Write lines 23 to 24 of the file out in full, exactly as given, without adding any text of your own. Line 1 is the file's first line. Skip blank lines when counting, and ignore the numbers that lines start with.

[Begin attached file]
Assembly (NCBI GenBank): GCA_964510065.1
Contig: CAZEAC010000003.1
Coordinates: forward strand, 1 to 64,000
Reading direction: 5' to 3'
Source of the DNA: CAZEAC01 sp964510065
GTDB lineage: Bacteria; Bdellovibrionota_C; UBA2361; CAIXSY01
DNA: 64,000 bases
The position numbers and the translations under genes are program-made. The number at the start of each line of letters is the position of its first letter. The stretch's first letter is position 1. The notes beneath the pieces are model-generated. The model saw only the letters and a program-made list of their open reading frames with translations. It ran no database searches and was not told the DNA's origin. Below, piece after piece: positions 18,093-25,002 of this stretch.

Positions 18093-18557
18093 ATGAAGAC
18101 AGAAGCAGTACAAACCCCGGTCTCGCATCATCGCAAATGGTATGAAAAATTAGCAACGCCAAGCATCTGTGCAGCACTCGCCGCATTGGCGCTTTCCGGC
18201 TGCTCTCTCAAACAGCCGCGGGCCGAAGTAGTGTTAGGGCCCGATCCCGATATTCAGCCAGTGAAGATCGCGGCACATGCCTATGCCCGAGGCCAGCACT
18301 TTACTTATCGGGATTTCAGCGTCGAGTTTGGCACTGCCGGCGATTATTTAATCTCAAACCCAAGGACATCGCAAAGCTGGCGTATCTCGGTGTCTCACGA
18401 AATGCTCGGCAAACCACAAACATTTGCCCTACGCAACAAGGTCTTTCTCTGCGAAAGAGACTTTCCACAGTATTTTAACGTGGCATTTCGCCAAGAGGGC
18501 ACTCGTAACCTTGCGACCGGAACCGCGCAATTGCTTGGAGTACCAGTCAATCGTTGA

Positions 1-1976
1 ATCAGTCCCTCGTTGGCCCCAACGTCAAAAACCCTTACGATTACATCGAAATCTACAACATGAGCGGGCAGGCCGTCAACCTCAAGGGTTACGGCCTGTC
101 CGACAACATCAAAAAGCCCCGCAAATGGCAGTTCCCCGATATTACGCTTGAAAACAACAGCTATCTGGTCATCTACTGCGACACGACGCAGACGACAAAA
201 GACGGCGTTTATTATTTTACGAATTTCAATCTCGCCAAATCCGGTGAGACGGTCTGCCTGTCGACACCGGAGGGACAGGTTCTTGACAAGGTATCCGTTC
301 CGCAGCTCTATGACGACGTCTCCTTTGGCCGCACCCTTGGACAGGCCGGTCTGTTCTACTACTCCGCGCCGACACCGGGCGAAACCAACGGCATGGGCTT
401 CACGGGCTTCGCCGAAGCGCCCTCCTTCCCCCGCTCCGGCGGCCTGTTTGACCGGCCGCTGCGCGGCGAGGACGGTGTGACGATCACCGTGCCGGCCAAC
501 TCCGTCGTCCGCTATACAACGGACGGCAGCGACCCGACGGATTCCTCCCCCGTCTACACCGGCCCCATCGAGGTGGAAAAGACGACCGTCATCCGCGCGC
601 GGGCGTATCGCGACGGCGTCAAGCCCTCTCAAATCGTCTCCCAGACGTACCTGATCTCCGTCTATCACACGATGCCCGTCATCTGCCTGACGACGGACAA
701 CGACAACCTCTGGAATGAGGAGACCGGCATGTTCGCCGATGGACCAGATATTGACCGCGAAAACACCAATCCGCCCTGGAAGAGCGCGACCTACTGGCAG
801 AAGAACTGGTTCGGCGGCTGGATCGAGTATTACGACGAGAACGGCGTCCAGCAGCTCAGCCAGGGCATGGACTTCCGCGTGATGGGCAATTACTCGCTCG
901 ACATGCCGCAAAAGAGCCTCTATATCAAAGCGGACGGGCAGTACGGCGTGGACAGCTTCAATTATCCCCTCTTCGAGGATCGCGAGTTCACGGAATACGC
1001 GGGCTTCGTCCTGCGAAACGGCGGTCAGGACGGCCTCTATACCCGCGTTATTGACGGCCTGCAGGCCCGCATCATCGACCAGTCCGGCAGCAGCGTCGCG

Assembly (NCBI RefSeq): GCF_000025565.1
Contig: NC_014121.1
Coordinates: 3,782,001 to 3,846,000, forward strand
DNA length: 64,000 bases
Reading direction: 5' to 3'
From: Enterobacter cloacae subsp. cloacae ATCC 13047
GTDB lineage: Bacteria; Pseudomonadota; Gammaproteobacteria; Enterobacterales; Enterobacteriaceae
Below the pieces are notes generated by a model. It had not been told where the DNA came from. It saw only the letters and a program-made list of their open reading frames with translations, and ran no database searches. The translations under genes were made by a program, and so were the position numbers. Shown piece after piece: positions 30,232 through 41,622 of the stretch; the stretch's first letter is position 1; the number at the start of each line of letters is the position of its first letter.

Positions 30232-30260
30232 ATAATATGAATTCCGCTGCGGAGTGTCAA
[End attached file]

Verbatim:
601 GGGCGTATCGCGACGGCGTCAAGCCCTCTCAAATCGTCTCCCAGACGTACCTGATCTCCGTCTATCACACGATGCCCGTCATCTGCCTGACGACGGACAA
701 CGACAACCTCTGGAATGAGGAGACCGGCATGTTCGCCGATGGACCAGATATTGACCGCGAAAACACCAATCCGCCCTGGAAGAGCGCGACCTACTGGCAG